When it was time to say goodbye, Dr. Marks and I hugged for a very long time. “We can get coffee now, can’t we?” I asked hopefully. “Oh, yes. We will no longer be bound by hippa.”
“We have each others phone numbers.”
As I began driving out of Dr. Mark’s office complex for the very last time, tears of every emotion streaked down my face. Sadness,closing a chapter, a sense of accomplishment, good health, new beginnings, joy!
All of a sudden Kenny Loggins’, “I’m Alright” began playing on my car radio. I kid you not. Sean, who was tuned in to the same station, called me from his car ahead of me. “Can you believe what is playing?” I blurted first. “You are alright,” he said.
I’m alright, Dr. Marks. Thank you, and thank you, God, for Dr. Marks! OK, and thank Heaven for the serendipitous Kenny Loggins’ lyrics as I was driving on!
Can you recall a time in your life when something struck you as absolutely pants-wetting hilarious but you were in a place where it would just be sooo inappropriate to let it rip? This happened to me, again, just yesterday in church!
My awesome and relational pastor was taking his place at the pulpit to give us a message about Palm Sunday. He began paraphrasing Matthew 21:1-11, “According to the Gospels, Jesus rode a donkey into Jerusalem…” Only my pastor did not say “donkey”. He inadvertently switched the “d” for an “m” and said, “Jesus rode a monkey into Jerusalem.”
At first there was a quick ripple of tittering across the congregation but then most everyone settled down to listen. Everyone but me and my dearly beloved, that is. I don’t know who began quaking first, he or I, but our pew began to vibrate with stifled, almost-impossible-to-contain laugh-tremors. My mother in the pew behind us saw us rattling. She tapped my husband on the shoulder. He only shook all the more.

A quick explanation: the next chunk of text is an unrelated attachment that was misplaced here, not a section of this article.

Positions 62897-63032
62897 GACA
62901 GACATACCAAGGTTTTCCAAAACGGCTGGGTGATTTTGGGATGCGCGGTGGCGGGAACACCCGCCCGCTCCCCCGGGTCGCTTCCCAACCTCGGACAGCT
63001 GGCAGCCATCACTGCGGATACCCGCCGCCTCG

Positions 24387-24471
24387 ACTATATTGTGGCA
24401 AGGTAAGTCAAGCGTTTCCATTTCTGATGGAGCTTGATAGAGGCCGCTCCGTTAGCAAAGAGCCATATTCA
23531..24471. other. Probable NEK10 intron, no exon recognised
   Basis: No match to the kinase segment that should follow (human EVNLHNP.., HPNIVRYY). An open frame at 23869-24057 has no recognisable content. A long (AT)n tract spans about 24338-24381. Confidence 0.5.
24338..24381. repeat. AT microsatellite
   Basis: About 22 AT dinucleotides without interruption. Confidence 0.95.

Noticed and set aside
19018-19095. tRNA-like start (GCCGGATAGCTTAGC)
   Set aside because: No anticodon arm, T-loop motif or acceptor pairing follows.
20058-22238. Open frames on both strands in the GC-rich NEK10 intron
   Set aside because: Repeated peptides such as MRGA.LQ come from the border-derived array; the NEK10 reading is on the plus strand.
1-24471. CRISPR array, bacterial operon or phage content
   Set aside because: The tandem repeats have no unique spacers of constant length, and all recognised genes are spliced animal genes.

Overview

That only fired me up again. I hid my face in my scarf. I was trying so hard to control myself and set a good example to my 15 year old niece sitting beside me. It’s just that the mental image of our dear Lord and Savior being carried on the hairy back of a monkey, limping triumphantly into the crowds—and that my husband was also fighting hard not to lose it—that practically caused me to really LOL and wet my pants! At one point I envisioned us bolting out of the pew, racing down the aisle and bursting into the stairwell erupting and echoing with fits of “bwah, ha, has!”
Instead, I opened my hymnal to try to distract my mind by focusing on the lyrics of a random song. I struggled to tune into my pastor’s serious message of how we all have to face “Good Fridays” (tough times) before we could have our “EasterSundays” (relief). The only relief I wanted then and there was to either bust out or to chill out: pronto!